The 40 hour work week is a hot topic as of late.
Some folks say it is an unproductive drag of time that hurts the opportunity for a healthy life-work balance.
Others stand by it as the gold-standard for how to make a decent living.
I won’t deny that those who believe it is the only way to make a living are a bit stuck in the past. There are surely many ways that work best in creating productive, happy employees.
I could write seven articles about how different industries ought to have this time standard or that time standard, but ultimately the most important factor is making sure that time spent at work is as productive as possible.
No matter how much it is.
As an employer, I have four questions I ask myself in order to create the most optimal workplace for me and my crew. It is up to you to ensure that your employees are given every chance to maximize their effort, yield high-quality work, and enjoy the process as much as possible. When your employees are happy and focused, they’re more productive.
As an employee, you may want look for these in the hiring process and early stages of your job.
1. Do your employees know what is expected of them?
It seems like a glaringly obvious question, but it is one that should come up first when teams begin to perform weakly. Make sure everyone knows their tasks and deadlines so that they can face them head-on. No one works well, when they don’t even know what they’re supposed to do.
If an employee has to ask around for something to do or believes they have no task, find something for them to attack. You hired them for a reason and they (should) want to work. Let them!
Sometimes you may find out that an employee was unaware of what was expected of them and they did not speak up. When this happens, reflect on why it is that they did not speak up.
Were you unapproachable? Are your delegations too messy? Are they no longer a good fit for their responsibilities? These will all make you a better leader and taskmaster.
2. Do they know where they stand in relation to the org chart?
As the last point illustrated, ambiguity kills ambition. If you don’t know where or how exactly you’re contributing to the team, how can you best execute your position?
Make sure none of your team has to wonder what their specific role is in the organization. They will have a better framework on how to solve problems and ask questions if they know their post.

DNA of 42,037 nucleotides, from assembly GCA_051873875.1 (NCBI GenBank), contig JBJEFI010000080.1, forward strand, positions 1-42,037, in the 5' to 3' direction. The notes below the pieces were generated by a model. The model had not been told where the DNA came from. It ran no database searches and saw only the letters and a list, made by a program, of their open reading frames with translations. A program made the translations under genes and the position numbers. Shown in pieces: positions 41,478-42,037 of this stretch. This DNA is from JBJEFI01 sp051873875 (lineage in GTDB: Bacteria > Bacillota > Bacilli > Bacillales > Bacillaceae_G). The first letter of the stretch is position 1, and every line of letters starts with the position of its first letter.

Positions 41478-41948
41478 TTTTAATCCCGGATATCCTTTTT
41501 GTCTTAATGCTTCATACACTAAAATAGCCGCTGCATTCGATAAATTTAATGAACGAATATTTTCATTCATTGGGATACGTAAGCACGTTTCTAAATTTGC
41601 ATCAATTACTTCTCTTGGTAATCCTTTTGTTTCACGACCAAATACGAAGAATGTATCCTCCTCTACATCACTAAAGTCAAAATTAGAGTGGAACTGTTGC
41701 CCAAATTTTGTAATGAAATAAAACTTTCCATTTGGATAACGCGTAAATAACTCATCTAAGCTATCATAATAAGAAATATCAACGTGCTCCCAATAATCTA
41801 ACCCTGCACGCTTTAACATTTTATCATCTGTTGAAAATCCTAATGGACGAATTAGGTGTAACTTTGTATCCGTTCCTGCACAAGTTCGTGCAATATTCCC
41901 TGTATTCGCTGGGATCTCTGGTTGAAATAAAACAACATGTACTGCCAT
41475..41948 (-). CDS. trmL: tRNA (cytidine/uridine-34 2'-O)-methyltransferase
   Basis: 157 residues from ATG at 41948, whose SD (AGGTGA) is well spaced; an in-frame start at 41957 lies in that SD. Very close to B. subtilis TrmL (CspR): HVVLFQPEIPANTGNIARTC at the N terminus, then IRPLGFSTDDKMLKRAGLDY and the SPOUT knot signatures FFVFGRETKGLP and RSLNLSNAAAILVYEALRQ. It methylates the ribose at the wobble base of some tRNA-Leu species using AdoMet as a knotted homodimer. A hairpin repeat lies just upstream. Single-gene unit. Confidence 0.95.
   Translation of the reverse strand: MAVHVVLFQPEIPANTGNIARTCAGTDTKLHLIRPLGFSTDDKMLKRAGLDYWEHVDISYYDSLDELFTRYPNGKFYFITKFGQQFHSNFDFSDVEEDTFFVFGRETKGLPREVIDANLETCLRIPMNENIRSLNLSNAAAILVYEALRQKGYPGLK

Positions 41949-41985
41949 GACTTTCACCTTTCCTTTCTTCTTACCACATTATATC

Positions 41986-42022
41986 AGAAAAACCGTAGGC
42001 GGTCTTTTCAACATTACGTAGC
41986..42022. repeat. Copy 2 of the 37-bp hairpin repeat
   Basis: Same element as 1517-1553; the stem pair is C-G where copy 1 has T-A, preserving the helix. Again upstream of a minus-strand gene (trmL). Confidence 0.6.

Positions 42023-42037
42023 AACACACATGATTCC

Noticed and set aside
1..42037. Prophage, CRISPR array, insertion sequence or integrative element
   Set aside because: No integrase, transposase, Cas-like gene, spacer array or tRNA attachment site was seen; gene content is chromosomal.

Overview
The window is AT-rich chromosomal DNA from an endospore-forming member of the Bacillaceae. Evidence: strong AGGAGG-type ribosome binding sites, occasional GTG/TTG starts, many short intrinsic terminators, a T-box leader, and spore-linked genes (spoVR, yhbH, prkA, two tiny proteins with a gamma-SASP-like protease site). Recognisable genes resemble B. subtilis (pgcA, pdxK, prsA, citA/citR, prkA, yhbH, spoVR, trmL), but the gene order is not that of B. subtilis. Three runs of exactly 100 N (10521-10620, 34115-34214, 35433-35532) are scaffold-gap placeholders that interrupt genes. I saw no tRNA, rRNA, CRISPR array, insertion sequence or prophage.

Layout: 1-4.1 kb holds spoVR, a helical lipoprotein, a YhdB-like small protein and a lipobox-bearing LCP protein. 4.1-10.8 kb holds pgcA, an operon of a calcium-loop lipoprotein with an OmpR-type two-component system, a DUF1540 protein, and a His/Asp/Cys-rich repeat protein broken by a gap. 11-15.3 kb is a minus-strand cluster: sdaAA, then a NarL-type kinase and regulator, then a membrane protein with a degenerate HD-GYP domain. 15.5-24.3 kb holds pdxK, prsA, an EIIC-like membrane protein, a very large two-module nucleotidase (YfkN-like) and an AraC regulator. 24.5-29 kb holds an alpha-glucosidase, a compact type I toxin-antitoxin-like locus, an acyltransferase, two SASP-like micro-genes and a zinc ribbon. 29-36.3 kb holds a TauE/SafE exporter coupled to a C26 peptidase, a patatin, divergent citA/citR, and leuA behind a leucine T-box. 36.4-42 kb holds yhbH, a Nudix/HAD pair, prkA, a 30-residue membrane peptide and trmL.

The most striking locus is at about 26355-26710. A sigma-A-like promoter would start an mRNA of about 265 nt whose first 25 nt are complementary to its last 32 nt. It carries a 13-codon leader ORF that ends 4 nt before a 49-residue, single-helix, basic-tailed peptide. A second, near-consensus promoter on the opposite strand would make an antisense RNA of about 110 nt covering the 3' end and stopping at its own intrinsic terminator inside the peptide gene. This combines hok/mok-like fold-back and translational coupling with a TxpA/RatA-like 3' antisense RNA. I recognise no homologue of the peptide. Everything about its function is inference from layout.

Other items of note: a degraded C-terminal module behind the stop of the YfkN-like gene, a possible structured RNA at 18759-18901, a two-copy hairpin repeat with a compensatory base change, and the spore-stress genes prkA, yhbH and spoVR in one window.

This doesn’t mean positions have to be overly rigid though. Sometimes people may have extra time to help with tasks outside of their own realm. Be mindful when this happens.
It’s nice to have someone take more on their plate if they’ve completed their specific task, but once the lines become completely blurred between their official position, they may begin to stray.
Keep positions flexible where necessary, but don’t overdo it.
3. Do your employees know how they are measured?
Be sure to review with your team how their work will be judged. If they do not know the standard for their work, they won’t perform up to them or they will spend too much time guessing where their output should be
Use your metrics in reviews to create a basis by which that employee is measured. I doubt everyone will have the same form of measurement, so stay organized to adjust and advise as necessary.
More importantly, be sure you have a system of measurement in the first place!
Is it through analytics? Number of items produced? Purely on quality?
If you do not have any kind of measurement on which to assess your team, the results of your venture will vary wildly. Consistency is key to growth; make sure everyone understands what that consistency is.
4. Is there an environment of recognition and reward?
I’m not talking about gold watches and five year blankets, but is there intrinsic value to them and doing what they do?
We all want to be valued and have our worked noticed. We all want to do what matters and as an organization, you can create an environment that does that. Never forget to give kudos when they are due and make sure everyone feels like they are a respected part of the team.
Perhaps someone doesn’t perform well enough to give kudos to. Give criticisms when they are appropriate as well, but keep it constructive. Tell them how they can do a better job and commend them when they shape-up. Always try to push people upward before bigger penalties are required.
If you create an environment with these questions top-of-mind, the 40 hour work week almost becomes irrelevant.
If, as an employer, you see your people coming in at nine and clocking out dead on five, then you know you haven’t built the right environment. Unless, of course, that’s the environment you want to build; but you could not pay me enough to work in an environment such as that.
When you have direction and passion for what you do, you never work a day in your life. You’ll work hard, sometimes too much, but you won’t feel bad about taking a break. You’ll have the pride of knowing you had been a part of something successful.
It’s about creating a balanced environment where work can be done in a rewarding, satisfying, and productive way.